Here endeth the rant; let the bomb-throwing begin…

25 thoughts on “On Rite-Thinking

  1. Finn Froding

    Thank you for this eloquent essay. It’s true that the term Anglo-Catholic can hardly be uttered today without explanation, as it clearly means different things to different folks. I certainly think of myself as in your “historical” camp, with a view toward Anglican continuity with the pre-Reformation English church, rather than the recent Roman one, either Tridentine or Vatican 2. Yet, generally I prefer the Rite 2 eucharist (“mass” is a fine word for me) over Rite 1, seeing it as more catholic and more in the spirit of continuity (and the 1549 Prayer Book) than Rite 1, at least where the “right” options are chosen. Rite 1, with its “comfortable words,” its rather equivocal Absolution, its “prayer of humble access” (originally the priest’s private prayer) seem to respond more to Reformed doubts and fears than to catholic ones. Also, the minor changes from the 1662 or 1928 BCP somehow seem more jarring than the relatively fresh language of Rite 2. As for the office, I use exclusively Rite 1 evensong (always with Magnificat and Nunc Dimittis) and Rite 2 morning prayer with some diversity of canticles. I like the “new” Te Deum, which fits so well with the traditional Sarum melody, but I much prefer the older language for the evening canticles.
    History is a funny thing. I’ve always sung or said the Nicene Creed, but I know it makes members of my family uneasy, and I’d be happy to do away with it at Sunday Mass. I realize that the church did without it (as a standard liturgical observance) for centuries, and it was added as a Shibboleth, specifically to exclude those who had the slightest divergence of views on Trinity and Christology; I’d be happy to see it dropped from regular use.
    One last comment about history: I cannot celebrate the feast of Christ the King, for three reasons. 1. It is a novelty, not part of the Sarum or other medieval or ancient rites. 2. It was introduced by Pius XI in 1925, not in response to any new mystery, doctrine, or miracle, but to combat secular and “laicist” ideals and to promote the triumphalist, anti-democratic policies of certain European Christian political parties. 3. As an American, I accept the historical traditions of monarchical authority, but they have little to do with my concept of Christ. I’m not in favor of deleting all references to Christ as king, but to harp on this concept seems an insult to a Savior who refrains from flaunting that sort of authority. Some tell me that I shouldn’t allow its dubious origins to taint the feast, but it’s as alien to me as celebrating Charles King and Martyr and Archbishop Laud are to some of your earlier contributors. When we celebrate uniformity of thought (the Creed) or ecclesial triumphalism (Christ the King) we are making a statement about the past as well as the present, as you have pointed out in your discussion of historical saints.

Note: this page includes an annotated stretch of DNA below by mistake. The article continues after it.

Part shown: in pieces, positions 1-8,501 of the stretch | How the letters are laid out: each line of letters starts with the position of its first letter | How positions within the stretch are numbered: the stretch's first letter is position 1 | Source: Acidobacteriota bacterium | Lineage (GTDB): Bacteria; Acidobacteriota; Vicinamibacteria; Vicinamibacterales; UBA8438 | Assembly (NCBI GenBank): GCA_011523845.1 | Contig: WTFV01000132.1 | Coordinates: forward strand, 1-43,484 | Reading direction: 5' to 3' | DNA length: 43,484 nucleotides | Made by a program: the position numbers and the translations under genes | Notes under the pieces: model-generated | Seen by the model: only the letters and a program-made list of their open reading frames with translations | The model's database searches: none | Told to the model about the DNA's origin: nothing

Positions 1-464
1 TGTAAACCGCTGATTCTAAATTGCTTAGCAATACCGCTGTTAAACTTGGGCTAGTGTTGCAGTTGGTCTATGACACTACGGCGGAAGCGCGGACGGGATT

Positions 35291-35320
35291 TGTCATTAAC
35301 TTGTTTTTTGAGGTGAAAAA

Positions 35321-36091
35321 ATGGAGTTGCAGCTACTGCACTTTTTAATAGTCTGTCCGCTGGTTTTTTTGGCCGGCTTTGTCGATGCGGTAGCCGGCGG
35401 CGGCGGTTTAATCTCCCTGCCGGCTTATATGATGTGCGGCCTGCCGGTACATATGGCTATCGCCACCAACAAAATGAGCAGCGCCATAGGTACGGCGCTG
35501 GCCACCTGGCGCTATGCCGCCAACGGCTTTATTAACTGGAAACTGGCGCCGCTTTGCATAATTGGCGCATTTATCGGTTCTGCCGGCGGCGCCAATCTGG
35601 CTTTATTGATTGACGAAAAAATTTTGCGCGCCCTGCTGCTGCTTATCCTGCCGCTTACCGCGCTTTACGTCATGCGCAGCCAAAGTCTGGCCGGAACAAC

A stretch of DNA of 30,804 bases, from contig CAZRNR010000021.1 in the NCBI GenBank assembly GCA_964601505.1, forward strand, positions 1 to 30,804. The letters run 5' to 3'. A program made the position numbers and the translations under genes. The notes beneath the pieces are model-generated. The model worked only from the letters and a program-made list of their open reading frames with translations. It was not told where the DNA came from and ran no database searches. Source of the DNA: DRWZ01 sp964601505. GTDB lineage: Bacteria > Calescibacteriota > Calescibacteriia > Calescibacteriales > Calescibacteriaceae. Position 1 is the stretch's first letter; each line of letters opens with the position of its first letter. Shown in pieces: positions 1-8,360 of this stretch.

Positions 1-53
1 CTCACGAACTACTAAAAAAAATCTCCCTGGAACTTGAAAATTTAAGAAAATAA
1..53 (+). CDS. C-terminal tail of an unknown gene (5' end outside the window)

2. Ian

    Thanks for this perspective on why Rite I is part of Anglo-Catholic practice for you. I am fairly young (27) and grew up in a Lutheran church which had transitioned completely to contemporary language, so in becoming an Episcopalian– of Catholic leanings– I found myself very resistant to the traditional language of Rite I on an aesthetic level. Furthermore, it seemed to be linked to a more conservative–in my mind, less catholic/universal–attitude. By holding to a, now, uniquely Anligcan expression, it seemed to undermine the closeness that had grown up between Anglicans and Lutherans in official ways and between Anglicans and Catholics in many unofficial ways. It also, in my experience was more favored by people resistant to women’s ordination and an to same-sex partnerships. (There was a notoriously conservative parish I can remember from living in Chicago that used the “new” rite at their early service and once during the week in the evening. This was Rite I. The rest of the time they used the 1928 Prayer Book. They had particularly conservative views on women and marriage.)

    Its therefore interesting, and enriching, for me to hear this opposite perspective which you present. There is perhaps a place in a more affirming Anglo-Catholicism for Rite I. As you point out Rite II is certainly the preferred usage for some particularly marginalizing voices in our church. And furthermore, you are also correct, I think, in pointing out the link which traditional english–like Latin and Greek–makes with the Church before us.

  3. Vicki McGrath

    Thanks for the post, Derek. I echo your concerns about ordained folks in the second ecumenical camp. Having served on the Comission on Ministry in my diocese eight years, we’d often get aspirants to the ordination process who (for all the reasons you outlined) were hoping to have their RC orders recieved, or were former Roman lay people who were now looking for ordination and thought they had found a modern Catholic approach (not helped by people who refer to the Episcopal Church as “Catholic Lite.”). We often found that these folks really didn’t have an appreciation for the role of the authority of the laity, or the depth of Anglican history and tradition that really does have its own culture. More than once I was questioned about whether I was just looking for an aspiriant to have an Anglican veneer that was about wearing a blazer and drinking sherry! Of course, that just showed the questioners’ ignorance of the history of the Anglican church (thinking particularly of the Anglo-Catholic parishes in impoverished city neighborhoods, or the experience of rural areas). It also seems to assume that there is no such thing as Anglican discipline and constraint and keeping faith with tradition. Clearly, I am one who has benefitted from changes in the Church regarding the ordination of women to the priesthood, but change should not be made because it is something I like or favor, but because the Church has discerned that the changes reflect the mind of Christ, or at least have created a clearer vehicle for the love and truth of God to be made more manifest in our world.